Red Riding Hood and the Lone Wolfe

Red Riding Hood and the Lone Wolfe

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ROSEWYN BAKER stopped on the creek side path when she heard hoofbeats pounding down the hill. She twisted in its direction. What fool hurried this early in the morning? And in the rain?

A huge beast galloped through the shrubs, a rider hunched over it, his hat bouncing free. Man and creature hurled toward the creek swollen from the rains. Then the horse crashed to a halt short of the bank.

The man flew over its head, flipped and landed on his back. Water erupted into the already wet air. A startled bird cried and flew away.

“Oh.” Rosewyn’s hand pressed against her cheek.

‘Tis not something ye see every day.

She lifted her skirts and hopped across stepping-stones and tufts of dead grass to reach his side. She gasped as icy water entered her boots, finding every hole and thin spot to soak her woolen stockings.

The man did not move.

What if he be dead? Good and proper that would do me if he died.

She cast an accusing glance at the horse that browsed the creek side for a bit of green.

“Mister. Mister, be ye all right?” Rosewyn shook the man’s shoulder. She’d not seen him afore.

He was a great stick of a man, all sprawled in the rushing water. None of his limbs seemed broken, so she grabbed hold of his coat and dragged him to higher ground. He weighed no more than her gran, her being eighty-four and all and a bit wobbly on her legs.

Hands on hips, Rosewyn stood over the man. What to do? Catch the black beastie and ride him to the village? Walk there in wet boots? Who was the idiot, anyway? Galloping a horse downhill and expecting it to jump a creek too wide?

The man groaned and twitched, and his left hand thumped the ground like a dog’s.

“Goddess above, but you’re lucky,” she cried down to him. “What be ye thinking?”

He’d lost his hat, and dark curls hid his eyes as he groaned again and tried to sit.

Rosewyn made a tsk sound like she might have to one of her older brothers and knelt to help the wet fool.

“Ye be all right. Nothing a fire and a drink won’t mend.” She whipped off her red cloak to cover him. “Here. I’ll be wanting that back. Don’t think you can steal from Rosewyn Baker.”

“Is that your name?” He sat with her help and drew the wool closer. “I’m in your debt.” He scraped his hand across his mouth, leaving a smudge of black mud.

She rocked back on her heels. He’s spoken in a cultured accent, nothing like her rough one. Was he gentlefolk then, one up by the castle? Must be, from the look of his elegant clothes and his use of such a fine animal.

“Are ye hurt?” Mockery dropped from her voice. If he was from Eastlocke, a bad word from him could ruin her.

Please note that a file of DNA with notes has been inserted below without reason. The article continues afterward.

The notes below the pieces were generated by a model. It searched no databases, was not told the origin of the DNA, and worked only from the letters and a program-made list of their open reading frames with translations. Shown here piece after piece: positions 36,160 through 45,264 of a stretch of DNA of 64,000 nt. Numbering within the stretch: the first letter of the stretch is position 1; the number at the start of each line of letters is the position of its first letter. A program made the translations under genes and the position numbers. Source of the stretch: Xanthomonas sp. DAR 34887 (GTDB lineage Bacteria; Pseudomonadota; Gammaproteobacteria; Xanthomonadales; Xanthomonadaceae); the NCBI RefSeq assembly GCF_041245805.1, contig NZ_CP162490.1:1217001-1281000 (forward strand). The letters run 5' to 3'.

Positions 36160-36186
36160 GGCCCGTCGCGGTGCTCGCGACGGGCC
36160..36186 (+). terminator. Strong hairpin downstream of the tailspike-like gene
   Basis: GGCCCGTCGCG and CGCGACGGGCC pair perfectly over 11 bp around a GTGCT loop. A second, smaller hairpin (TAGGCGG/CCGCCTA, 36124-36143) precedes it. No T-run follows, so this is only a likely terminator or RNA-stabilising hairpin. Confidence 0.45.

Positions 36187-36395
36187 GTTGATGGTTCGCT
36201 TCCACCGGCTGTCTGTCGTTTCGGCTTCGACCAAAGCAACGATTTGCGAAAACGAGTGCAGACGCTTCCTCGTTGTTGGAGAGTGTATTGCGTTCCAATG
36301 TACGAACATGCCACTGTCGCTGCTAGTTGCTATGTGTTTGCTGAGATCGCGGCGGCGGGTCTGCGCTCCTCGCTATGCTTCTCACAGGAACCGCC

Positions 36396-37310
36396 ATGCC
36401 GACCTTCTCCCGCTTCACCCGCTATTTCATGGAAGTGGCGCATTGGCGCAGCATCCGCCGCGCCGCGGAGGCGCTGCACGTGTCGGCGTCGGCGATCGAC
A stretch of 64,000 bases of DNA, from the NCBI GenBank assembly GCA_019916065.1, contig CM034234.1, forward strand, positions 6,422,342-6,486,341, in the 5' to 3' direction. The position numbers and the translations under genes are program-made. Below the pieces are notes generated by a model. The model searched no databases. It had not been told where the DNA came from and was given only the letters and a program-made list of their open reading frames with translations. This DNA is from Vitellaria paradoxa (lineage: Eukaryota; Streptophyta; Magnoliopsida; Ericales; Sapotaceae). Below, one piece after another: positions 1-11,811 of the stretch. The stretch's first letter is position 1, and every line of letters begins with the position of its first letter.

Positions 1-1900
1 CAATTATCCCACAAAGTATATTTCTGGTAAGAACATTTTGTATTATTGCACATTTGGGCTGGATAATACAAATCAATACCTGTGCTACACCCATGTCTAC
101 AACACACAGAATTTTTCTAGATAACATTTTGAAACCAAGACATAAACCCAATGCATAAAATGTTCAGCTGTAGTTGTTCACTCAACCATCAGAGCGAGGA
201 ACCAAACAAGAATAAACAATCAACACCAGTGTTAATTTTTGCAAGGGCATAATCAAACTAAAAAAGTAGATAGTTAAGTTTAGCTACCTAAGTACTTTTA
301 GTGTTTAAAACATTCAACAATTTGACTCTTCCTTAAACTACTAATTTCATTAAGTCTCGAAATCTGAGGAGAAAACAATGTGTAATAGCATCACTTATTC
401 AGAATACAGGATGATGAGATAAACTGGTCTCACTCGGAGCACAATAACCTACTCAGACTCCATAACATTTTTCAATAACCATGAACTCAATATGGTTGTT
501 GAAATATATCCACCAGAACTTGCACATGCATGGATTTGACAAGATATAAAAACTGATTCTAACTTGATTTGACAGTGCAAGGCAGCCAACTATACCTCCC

“I’ve been better.” The man shook his head then stared at her with deep brown eyes. “Why is your hair so short?”

Rosewyn clapped a hand to her shorn locks, usually hid by the cloak’s hood. “Fever two months past. Healer Perth cut it off to release the sickness. Fool.” She spat on the ground then remembered his social standing. A man of her class wouldn’t think anything of swearing or spitting, but one of his? She’d best be on good behavior.

“Sorry, sir. Sorry.”

“Don’t be. No doubt the man was a fool to cut such beautiful hair.” A moment later his fingers sifted through it.

Rosewyn stiffened. She knew men, she did, and he had no right touching her, gentleman or not.

“You’d best keep your hands to yerself.” She touched the knife handle sheathed at her waist.

His brown gaze followed the movement, and he dropped his hand. “No offense, Mistress Baker.”

She didn’t correct the title. Let him think she had a great, jealous, brutish husband at home, one who’d knock about anyone who hurt his wife.

“None taken. Let me help you up and best you be on the way.” The path led from Chissen village to Wintock, with no one about at dawn.

The man grabbed her hand, and she pulled him up. He stood a head above her, so thin she cried out, “Look at you. Ye need to eat more.”

He glanced down. Mud covered him, ruining his fine clothes.

“I am a mess, aren’t I?” He returned the cloak and sketched a bow. “Many thanks, mistress.” He reached into a pocket, but came away with an empty palm. “I have no coin for you.”

Rosewyn’s eyes rounded. “I’d not take it. Can I not help those who do need it?”

“Again, my apologies.” He leaned down and picked up the basket she’d dropped when he fell. His eyebrows rose as he saw the bread and rolls inside, wrapped in flannel. “You’re a baker?”

Did he insult her craft? Rosewyn straightened, and ice entered her voice. “I’m the baker of Chissen Village.” As had been her ma, rest her soul, and her gran afore her.

“I’ve not had decent bread in weeks.” His eyes looked like a puppy’s, big and begging.

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